My good friend Phil Haney is celebrating his seventh birthday this week. No, I am not chummy with an elementary school crowd. Phil is actually just one year younger than I am. But he is a member of a rare breed that enters this world every four years. He’s a Leap Day baby.
That’s right, Phil’s birthday is Feb. 29, a feature he shares with less than .1 percent of the world’s population. And for the first time since he was born in 1980, Leap Day this year is going to be on a Friday.
“It’s always a lot of pressure,” Phil said about planning his birthday gatherings. “It’s like the Olympics, and you’ve got to make a big deal out of it. So it always ends up being disappointing.”
Phil said the concept of not having a birthday to celebrate three out of every four years was confusing for him as a child.
“I actually took it really seriously (which is not something he does too often, being a comedy writer for National Lampoon),” Phil said. “I was worried I wasn’t going to get presents or cake.”
But as only child, Phil of course always got a birthday celebration even during non-Leap Years. He chooses to celebrate in non-Leap Years on March 1, since on that date he has already turned the new age, while if it were Feb. 28, his mythical birthday still hasn’t happened. This can get confusing when people ask about his birthday month.
And having that rare birthday has on occasion created incidents. Some years back when Phil was 21, he showed his ID to a bouncer at a bar. The man wouldn’t let him in because he thought it was a fake.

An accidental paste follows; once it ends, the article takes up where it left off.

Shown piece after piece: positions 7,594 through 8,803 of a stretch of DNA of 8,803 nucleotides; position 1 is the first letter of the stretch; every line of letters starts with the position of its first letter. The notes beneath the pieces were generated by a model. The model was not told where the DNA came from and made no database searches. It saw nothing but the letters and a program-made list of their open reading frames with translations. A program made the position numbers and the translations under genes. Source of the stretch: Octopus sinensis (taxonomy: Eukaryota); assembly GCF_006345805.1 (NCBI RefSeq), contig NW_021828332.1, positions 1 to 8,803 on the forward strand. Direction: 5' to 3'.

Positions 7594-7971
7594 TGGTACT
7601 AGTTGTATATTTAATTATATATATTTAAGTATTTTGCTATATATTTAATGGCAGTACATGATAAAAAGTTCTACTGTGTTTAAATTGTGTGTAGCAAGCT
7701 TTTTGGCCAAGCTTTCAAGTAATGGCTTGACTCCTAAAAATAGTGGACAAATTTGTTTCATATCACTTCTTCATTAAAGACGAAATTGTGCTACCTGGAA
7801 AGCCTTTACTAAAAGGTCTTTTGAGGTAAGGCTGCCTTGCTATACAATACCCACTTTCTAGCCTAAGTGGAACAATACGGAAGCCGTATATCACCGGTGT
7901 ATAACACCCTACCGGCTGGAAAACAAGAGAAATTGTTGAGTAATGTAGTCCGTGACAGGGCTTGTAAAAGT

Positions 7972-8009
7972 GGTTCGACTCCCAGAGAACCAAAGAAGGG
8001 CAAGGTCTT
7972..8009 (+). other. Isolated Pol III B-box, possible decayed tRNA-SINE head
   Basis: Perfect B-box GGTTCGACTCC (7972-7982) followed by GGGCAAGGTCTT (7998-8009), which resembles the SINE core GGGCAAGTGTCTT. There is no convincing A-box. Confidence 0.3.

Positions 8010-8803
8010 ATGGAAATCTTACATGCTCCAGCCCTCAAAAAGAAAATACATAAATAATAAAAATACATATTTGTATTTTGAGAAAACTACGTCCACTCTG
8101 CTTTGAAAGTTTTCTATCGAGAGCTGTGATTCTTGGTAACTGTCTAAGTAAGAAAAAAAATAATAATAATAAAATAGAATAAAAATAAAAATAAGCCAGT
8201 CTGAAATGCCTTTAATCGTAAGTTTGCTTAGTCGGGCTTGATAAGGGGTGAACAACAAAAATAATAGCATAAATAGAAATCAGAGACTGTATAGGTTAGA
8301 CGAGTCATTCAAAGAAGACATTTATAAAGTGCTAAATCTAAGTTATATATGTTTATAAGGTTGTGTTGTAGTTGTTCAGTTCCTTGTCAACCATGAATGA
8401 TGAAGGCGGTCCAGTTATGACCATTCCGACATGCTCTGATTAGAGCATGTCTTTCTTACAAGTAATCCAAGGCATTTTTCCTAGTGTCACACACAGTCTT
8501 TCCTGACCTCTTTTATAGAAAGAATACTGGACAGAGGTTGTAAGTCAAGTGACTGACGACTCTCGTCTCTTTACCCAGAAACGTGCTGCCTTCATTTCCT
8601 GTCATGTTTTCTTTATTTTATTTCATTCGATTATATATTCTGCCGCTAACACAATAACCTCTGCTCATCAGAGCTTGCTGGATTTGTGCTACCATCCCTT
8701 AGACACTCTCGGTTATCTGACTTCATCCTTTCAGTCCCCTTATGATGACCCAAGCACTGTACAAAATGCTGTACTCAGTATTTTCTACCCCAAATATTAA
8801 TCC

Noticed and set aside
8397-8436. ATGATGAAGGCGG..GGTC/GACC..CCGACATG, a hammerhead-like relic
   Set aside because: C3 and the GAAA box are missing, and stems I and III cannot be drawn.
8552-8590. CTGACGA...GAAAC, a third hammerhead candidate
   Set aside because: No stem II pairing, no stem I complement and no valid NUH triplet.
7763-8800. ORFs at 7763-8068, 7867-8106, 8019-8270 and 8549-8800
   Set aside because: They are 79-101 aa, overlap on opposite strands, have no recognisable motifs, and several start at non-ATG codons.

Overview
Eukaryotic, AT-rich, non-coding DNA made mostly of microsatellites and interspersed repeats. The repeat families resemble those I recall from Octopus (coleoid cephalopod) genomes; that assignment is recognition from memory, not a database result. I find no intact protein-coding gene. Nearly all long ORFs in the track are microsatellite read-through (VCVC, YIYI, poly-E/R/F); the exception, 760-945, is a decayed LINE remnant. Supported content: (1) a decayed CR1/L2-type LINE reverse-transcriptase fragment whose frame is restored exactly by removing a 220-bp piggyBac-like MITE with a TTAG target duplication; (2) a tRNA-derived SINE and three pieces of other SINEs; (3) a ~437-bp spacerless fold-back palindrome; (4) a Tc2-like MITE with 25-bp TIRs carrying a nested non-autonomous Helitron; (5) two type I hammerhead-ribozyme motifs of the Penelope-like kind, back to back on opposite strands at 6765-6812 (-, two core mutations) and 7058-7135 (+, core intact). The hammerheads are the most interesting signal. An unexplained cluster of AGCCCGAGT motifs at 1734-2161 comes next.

“The guy saw my birth date, and said, ‘There’s no Feb. 29, nice try man.’ He started trying to tear it up,” Phil said. “I was freaking out, trying to explain to him what Leap Year is.” Luckily, another bouncer was able to clear up the situation.
So why do we have Leap Year? Contrary to popular belief, it doesn’t exist simply to confuse people about what day it is. It actually makes sure our seasons don’t get out of whack.
The normal calendar year is 365 days because that’s about how long it takes the Earth to revolve around the sun, also known as a solar year. But in actuality a solar year is about 365.25 days. So if we didn’t have Leap Year, every four years the calendar year would fall behind the solar year by one day. By the end of a century, it would be 25 days. And seasons would be starting a month later.
However, there are some complications. Since the Earth actually revolves around the sun for a little less than 365.25 days, every 100 years we don’t have a Leap Year. We have this non-Leap year in years 1700, 1800, 1900 etc. So why did we have a Leap Year in 2000? Because, with the modern Gregorian Calendar, every 400 years we do have a Leap Year.
And all this makes it so our calendar and the Earth’s journey around the sun are almost completely together … almost. In about 3,000 years, the calendar year is going to be another day behind. So hopefully somebody will figure out what to do before that crisis comes to be.
And if you think all that is confusing, try figuring out the dates for cultures that use a lunar calendar, where there are years in which an extra month is added!
But Phil’s not worried about the technical details. All he cares about is that this year he gets to celebrate his birthday on the actual day. And, besides, he knows when he’s an old and gray being a Leap Day baby will come in handy.
“When I’m 80, I’ll actually be 20,” he said. “That will make me feel better, or at least be a good conversation piece in the retirement home.”